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Browsers are interesting again

A few years ago, covering browsers got boring.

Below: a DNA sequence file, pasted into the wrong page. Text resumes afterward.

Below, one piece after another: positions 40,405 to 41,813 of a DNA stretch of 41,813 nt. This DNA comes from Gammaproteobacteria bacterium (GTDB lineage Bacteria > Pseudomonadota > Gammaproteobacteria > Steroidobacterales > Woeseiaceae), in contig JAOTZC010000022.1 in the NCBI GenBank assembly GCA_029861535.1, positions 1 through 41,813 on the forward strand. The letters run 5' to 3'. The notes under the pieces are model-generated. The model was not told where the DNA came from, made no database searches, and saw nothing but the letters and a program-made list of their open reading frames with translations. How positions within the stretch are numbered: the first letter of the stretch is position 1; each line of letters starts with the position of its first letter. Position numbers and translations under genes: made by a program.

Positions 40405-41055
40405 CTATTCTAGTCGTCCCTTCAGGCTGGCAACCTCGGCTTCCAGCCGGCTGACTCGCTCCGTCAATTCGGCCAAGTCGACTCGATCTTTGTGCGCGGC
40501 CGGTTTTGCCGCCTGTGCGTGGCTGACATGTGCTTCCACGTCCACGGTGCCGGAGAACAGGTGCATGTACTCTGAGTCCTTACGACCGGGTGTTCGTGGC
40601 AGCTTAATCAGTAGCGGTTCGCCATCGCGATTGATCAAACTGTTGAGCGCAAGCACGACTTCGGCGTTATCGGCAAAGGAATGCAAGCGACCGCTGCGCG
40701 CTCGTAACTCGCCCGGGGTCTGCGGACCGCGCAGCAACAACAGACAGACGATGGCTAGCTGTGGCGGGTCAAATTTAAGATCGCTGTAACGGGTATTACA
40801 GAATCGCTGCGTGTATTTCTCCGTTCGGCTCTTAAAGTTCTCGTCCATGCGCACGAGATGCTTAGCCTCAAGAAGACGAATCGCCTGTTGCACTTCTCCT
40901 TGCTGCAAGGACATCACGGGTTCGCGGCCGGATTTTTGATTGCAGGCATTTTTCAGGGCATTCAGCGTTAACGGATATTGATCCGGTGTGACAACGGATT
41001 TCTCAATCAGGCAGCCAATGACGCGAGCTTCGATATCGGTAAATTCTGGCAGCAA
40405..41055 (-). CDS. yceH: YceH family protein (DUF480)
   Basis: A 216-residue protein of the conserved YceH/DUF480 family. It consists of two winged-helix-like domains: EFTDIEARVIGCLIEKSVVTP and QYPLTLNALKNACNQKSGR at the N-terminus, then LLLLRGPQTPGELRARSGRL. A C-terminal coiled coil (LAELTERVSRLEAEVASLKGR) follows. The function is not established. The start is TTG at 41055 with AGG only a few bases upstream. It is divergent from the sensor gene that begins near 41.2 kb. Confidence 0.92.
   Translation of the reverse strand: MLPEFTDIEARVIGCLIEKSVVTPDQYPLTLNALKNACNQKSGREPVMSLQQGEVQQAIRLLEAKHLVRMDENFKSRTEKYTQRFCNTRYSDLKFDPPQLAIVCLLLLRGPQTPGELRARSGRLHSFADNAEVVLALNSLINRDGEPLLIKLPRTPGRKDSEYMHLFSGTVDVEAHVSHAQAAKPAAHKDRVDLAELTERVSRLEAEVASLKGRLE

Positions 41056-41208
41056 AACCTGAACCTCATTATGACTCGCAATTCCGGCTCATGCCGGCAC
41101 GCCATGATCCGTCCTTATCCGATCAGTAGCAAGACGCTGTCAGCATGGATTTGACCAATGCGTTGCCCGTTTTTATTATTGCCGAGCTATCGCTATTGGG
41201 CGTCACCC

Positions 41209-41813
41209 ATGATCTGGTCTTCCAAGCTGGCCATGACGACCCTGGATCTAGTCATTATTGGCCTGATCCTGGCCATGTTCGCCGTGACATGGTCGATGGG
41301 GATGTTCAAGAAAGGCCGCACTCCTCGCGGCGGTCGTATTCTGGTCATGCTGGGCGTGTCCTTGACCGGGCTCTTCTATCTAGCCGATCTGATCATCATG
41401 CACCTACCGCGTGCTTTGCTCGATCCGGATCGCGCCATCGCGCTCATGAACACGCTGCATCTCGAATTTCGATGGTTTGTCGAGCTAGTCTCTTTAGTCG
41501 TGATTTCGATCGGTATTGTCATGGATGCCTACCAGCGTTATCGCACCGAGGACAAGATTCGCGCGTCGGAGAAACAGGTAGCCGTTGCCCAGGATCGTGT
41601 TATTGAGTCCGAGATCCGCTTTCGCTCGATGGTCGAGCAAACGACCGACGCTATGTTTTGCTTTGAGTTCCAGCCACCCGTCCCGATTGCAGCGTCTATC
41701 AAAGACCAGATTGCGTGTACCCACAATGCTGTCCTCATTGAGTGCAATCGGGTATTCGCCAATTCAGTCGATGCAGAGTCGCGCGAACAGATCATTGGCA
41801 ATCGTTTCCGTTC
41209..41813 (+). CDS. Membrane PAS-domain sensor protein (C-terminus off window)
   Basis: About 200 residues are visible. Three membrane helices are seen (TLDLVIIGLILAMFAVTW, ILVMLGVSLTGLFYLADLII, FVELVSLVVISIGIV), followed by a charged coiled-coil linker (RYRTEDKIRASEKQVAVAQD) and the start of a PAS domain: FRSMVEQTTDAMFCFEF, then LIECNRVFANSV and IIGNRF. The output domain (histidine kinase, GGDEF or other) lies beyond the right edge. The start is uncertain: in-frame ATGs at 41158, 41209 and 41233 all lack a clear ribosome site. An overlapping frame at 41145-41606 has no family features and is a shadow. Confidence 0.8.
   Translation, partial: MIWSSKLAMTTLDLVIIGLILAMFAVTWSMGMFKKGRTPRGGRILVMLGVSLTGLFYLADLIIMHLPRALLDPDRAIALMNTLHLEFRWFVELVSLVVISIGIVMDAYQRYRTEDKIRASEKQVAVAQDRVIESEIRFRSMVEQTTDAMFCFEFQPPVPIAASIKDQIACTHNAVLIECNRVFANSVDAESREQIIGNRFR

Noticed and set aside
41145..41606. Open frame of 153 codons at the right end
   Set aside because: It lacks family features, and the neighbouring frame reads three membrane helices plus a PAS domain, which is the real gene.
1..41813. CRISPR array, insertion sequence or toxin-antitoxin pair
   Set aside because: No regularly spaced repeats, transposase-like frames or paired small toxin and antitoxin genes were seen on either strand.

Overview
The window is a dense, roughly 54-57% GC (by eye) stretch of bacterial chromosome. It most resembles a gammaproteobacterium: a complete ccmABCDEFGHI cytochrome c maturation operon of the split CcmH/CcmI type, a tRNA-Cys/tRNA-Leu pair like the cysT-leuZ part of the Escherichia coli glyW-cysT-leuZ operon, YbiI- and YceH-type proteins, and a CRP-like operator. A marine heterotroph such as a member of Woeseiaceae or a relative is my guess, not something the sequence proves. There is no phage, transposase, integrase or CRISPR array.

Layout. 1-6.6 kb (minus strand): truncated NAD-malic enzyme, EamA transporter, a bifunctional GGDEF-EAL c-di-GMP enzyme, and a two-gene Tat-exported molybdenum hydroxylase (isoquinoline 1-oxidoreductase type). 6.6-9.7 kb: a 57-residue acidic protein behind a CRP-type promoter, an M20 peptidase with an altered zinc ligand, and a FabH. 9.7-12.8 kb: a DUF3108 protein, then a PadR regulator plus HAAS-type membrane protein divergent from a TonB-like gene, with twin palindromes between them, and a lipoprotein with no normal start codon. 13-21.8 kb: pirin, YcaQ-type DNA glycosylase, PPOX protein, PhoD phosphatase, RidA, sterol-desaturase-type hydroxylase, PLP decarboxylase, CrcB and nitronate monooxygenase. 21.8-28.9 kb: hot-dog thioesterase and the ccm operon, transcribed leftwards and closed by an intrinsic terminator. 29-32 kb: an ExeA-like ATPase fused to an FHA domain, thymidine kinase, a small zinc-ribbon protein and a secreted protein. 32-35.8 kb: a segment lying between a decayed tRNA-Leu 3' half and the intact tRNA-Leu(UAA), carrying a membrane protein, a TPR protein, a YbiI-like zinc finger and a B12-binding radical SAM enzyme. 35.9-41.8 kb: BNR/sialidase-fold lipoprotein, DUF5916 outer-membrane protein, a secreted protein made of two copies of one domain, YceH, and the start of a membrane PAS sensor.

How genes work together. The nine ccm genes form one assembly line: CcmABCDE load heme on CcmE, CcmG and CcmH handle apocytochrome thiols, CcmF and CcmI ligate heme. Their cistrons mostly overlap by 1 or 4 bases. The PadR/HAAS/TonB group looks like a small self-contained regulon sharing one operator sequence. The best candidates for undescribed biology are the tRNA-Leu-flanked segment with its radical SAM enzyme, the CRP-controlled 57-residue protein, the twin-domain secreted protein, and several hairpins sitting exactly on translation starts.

Chrome had clearly won the desktop, the great JavaScript speed wars were over and Mozilla seemed more interested in building a mobile operating system than its browser. Microsoft tried its best to rescue Internet Explorer/Edge from being the punchline of nerdy jokes, but its efforts essentially failed. Meanwhile, Opera had shuttered the development of its own rendering engine and redesigned its browser with less functionality, alienating many of its biggest fans. On mobile, plenty of niche players tried to break the Chrome/Safari duopoly, but while they did have some innovative ideas, nothing ever stuck. But over the course of the last year or so, things changed. The main catalyst for this, I would argue, is that the major browser vendors — and we can argue about Google’s role here — realized that their products were at the forefront of a new online privacy movement. It’s the browser, after all, that allows marketers to set cookies and fingerprint your machine to track you across the web. Add to that Microsoft’s move to the Chromium engine, which is finally giving Microsoft a seat at the browser table again, plus the success of upstarts like Brave and Vivaldi, and you’ve got the right mix of competitive pressure and customer interest for innovation to come back into what was a stagnant field only a few years ago. Let’s talk about privacy first. With browsers being the first line of defense, it’s maybe surprising that we didn’t see Mozilla and others push for more built-in tracking protections before. In 2019, the Chrome team introduced handling cookies in the browser and a few months ago, it launched a broader initiative to completely rethink cookies and online privacy for its users — and by extension, Google’s advertising ecosystem. This move centers around differential privacy and a ‘privacy budget’ that would allow advertisers to get enough information about you to group you into a larger cohort without providing so much information that you would love your anonymity. At the time, Google said this was a multi-year effort that was meant to help publishers retain their advertising revenue (vs their users completely blocking cookies).

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